Mazzini and Marx: Thoughts upon Democracy in Europe

Mazzini and Marx: Thoughts upon Democracy in Europe

Mazzini and Marx: Thoughts upon Democracy in Europe

Mazzini and Marx: Thoughts upon Democracy in Europe

Synopsis

Between August 1846 and April 1847, Guiseppe Mazzini, in London exile, published six articles in English in the People's Journal, the last of which was on "Communism." With these articles, which became known in his native country in an 1852 Italian reworking, Mazzini powerfully inserted himself into the debate on the nature of democracy, alongside the most illustrious intellectuals of the time, Tocqueville, Blanc, Cabet, and Proudon.

Excerpt

Giuseppe Mazzini is one of the most neglected thinkers of the nineteenth century. For most people, even professional historians, he is linked exclusively to the Italian Risorgimento—the struggle for Italian unity—and even then as a failure. However, during his lifetime, he was a European thinker, not simply another Italian exile in London. in this book Salvo Mastellone recaptures for us this “European Mazzini.”

In exile, Mazzini participated in the most important debates of the mid-nineteenth century as an integral part of the British intellectual milieu. the burning questions agitating the most important political writers in London included the issues of repressed nationalities in general—not just the Italian question, which was part of a much larger problem—and the nature of democracy. Mastellone's book focuses on these two questions in particular, but most importantly on Mazzini's notion of democracy. Mastellone discovered a series of fundamental articles published by Mazzini in English that, if not completely unknown to modern scholars, were imperfectly understood, or not at all, in their context and impact. When they first saw the light, however, the articles touched off important debates because of Mazzini's trenchant criticisms of Communist ideas. According to Mazzini, communism as expressed by its mid-nineteenth-century exponents led straight to dictatorship. Stung by his powerful censure of their ideas, the Communists looked around for a “champion” to answer him; that hero was Karl Marx. Thus, as Mastellone demonstrates, the Communist Manifesto, published in 1848, was partly an answer to Mazzini's 1846-1847 condemnation of where communism was headed.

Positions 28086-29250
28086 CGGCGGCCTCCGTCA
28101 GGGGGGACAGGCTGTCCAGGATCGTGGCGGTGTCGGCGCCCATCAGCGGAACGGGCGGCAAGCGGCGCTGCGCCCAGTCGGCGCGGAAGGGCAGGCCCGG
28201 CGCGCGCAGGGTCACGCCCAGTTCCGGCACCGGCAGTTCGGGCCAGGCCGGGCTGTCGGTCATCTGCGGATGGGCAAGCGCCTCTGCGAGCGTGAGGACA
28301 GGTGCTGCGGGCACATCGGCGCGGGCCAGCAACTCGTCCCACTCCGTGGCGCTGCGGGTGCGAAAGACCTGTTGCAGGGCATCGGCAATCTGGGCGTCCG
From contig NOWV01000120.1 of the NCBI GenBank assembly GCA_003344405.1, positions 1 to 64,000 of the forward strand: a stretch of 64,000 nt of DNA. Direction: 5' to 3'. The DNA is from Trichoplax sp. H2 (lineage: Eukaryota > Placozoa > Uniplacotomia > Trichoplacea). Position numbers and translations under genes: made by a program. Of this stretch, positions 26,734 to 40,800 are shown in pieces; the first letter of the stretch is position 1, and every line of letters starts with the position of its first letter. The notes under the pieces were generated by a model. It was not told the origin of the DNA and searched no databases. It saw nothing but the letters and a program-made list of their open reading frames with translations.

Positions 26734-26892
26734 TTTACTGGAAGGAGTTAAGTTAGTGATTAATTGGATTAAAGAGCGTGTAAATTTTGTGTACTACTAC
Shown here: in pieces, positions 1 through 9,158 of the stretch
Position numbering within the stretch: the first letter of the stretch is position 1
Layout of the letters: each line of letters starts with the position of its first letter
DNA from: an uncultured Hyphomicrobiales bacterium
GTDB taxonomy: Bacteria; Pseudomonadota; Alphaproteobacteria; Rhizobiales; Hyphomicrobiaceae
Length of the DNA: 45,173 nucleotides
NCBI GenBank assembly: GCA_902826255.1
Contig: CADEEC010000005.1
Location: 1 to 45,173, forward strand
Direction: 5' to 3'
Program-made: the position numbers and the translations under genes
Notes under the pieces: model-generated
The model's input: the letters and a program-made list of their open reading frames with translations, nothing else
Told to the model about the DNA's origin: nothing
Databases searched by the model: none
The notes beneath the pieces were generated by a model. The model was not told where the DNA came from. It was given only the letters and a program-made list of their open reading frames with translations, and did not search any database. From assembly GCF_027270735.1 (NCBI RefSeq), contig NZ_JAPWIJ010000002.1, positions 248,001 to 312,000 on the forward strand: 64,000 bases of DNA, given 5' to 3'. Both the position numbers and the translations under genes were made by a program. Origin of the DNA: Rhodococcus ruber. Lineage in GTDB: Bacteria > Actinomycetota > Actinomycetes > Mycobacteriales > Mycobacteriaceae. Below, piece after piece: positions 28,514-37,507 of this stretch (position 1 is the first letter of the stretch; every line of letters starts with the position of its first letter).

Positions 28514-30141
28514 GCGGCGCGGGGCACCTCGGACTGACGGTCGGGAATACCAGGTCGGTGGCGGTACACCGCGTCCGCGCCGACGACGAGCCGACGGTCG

Because of his opposition to communism, Mazzini earned the ire of European Marxists, who succeeded in diminishing his stature as a major European philoso-

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